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  5. I laughed at the universe conspiring to make you love lilies! I hope you do love them, now that they will be in your garden. What a wonderful list of plants - and mystery plants are so fun. Can't wait to see your spotted leaved leopard plant!

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  6. What a great list of plants! How exciting to grow the 'unknowns' though; we will all be waiting to find out what they are!

    I am not a huge fan of lilies either but this year I did buy six of the smaller variety.. short and red... Guess the fact that I don't know the variety says it all ;-)

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  7. I wonder if the corms might be Canna LILIES. Good photo at Victoria's backyard blog, almost in the middle of her header photo.

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  8. Marguerite I love a good plant mystery girl! I will be so curious to see what those ornamental grasses turn out to be and those corms !
    I have had the odd mislabeled plants that pop up in the garden and I have no idea what they were or by then, what they were supposed to be .. but posting pictures is a great way to get other gardeners to help you figure out what they are!
    Plants with history or stories attached are fun aren't they : )
    Joy
    Glad you are getting some plant therapy girl ! hehehe

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  9. Jean - Even though I'll try to identify these plants I'm pretty sure many will be unidentifiable. It's hard to let go of that need to have a label though isn't it?

    Janet - I can't wait to take some pictures of that corm. Unfortunately it's just a tiny tiny shoot right now so we'll have to wait patiently until it really starts to grow.

    Frances - I like the plant sales too because you never know what you might find. It's nice to think I have a piece of someone else's garden.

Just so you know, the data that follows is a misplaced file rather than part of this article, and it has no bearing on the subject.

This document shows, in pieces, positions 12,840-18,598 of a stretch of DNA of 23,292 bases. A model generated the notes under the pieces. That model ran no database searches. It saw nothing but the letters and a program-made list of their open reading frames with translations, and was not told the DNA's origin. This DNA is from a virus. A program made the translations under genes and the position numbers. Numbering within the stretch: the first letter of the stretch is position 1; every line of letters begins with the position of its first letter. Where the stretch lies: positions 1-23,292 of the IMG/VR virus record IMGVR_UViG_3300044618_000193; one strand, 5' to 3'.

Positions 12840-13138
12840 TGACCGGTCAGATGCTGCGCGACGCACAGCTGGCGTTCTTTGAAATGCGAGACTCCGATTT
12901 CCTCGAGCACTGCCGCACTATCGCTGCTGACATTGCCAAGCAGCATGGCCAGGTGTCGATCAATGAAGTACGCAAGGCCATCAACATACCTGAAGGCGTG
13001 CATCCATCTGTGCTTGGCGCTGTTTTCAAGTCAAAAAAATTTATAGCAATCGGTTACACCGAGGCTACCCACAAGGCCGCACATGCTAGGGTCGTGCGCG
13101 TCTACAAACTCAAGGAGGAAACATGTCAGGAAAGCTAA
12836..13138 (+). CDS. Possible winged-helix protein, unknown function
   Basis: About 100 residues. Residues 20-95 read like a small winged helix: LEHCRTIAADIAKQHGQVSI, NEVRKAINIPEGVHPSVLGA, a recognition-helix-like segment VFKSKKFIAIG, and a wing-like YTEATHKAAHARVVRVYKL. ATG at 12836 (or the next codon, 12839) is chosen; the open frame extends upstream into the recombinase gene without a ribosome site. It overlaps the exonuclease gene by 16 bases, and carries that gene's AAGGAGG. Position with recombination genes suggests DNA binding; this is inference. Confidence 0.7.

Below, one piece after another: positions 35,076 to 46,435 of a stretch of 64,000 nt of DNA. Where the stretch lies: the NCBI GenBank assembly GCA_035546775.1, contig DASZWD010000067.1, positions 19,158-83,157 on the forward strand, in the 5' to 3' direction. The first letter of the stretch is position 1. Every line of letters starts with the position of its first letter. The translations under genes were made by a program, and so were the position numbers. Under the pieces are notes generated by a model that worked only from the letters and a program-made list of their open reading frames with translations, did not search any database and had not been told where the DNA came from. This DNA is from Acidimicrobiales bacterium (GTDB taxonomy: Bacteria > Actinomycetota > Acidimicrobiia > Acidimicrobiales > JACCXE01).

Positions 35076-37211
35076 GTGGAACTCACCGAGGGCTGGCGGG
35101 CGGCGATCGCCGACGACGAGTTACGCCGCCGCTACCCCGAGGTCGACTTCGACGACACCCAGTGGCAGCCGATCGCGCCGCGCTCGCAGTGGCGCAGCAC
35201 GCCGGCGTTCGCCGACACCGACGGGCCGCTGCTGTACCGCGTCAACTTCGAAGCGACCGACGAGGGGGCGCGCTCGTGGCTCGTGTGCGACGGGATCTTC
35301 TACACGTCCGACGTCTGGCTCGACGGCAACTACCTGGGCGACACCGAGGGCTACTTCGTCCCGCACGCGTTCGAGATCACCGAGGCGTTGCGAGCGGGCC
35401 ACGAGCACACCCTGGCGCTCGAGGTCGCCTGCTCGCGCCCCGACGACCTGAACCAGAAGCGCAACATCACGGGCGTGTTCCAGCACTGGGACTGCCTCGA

Deborah - It must be hard not being able to purchase new plants but just think of all the planning you will be able to do. Sometimes I find I buy too many things on a whim. Already I'm looking to relocate plants that I didn't think it thoroughly. If I had restricted myself to spending more time planning I'd have a much better organized garden.

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  10. Holley - It seems to be the year of the lily for me. Who knows, maybe I'll develop a deep love for them after all!

    Bren - wouldn't that just be uncanny if it turned out to be a lily?! But I'm not sure it will as Beatrice said it has never developed a flower in all the time she's had it. We'll have to be patient and see what happens as it grows.

    Joy - I love a plant with some history attached. Probably why I love gardens that show personality. I know there's a story hidden there just waiting to be told.

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  11. Marguerite, Mystery plants are always fun as long as they aren't invasive and don't have invasives in with them. I once bought a mysterious and cute euphorbia at a spring plant sale, which appeared 20 feet away by runner in the fall. Luckily I got it all out. Carolyn

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  12. I've been looking for martagon lilies . Unfortunately my favourite bulb catalog is not offering them this year probably because I have decided I want one. :) I agree mystery plants are fun unless they are invasive or should I say spreadacious :)

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  13. Carolyn and Melanie - I tried to be good this year and not take home invasives (I did manage to stay away from the knotweed) but a good mystery is too tempting. My mother always said I never listened!

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  14. I wrote a comment yesterday but it vanished into thin air. The jist of it was this: possible post topic for you which would really help me (and possibly others) out--- what, oh what, can I plant in July. I know I am missing the optimum planting time but want to start getting perennials and trees on the go. Can I still plant trees in July? Are some better than others for late planting? What about perennials?
    signed
    Hopeful

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  15. Jane - Great idea! I will definitely post on this in the coming week. I work on my garden all summer long but generally the idea is that the temperature heats up in summer and the soil dries out making it harder to dig, and therefore harder to plant. As well you can't rely on mother nature to water plants for you mid-summer. So if you're planting you need to remember to water frequently to get your new plants settled.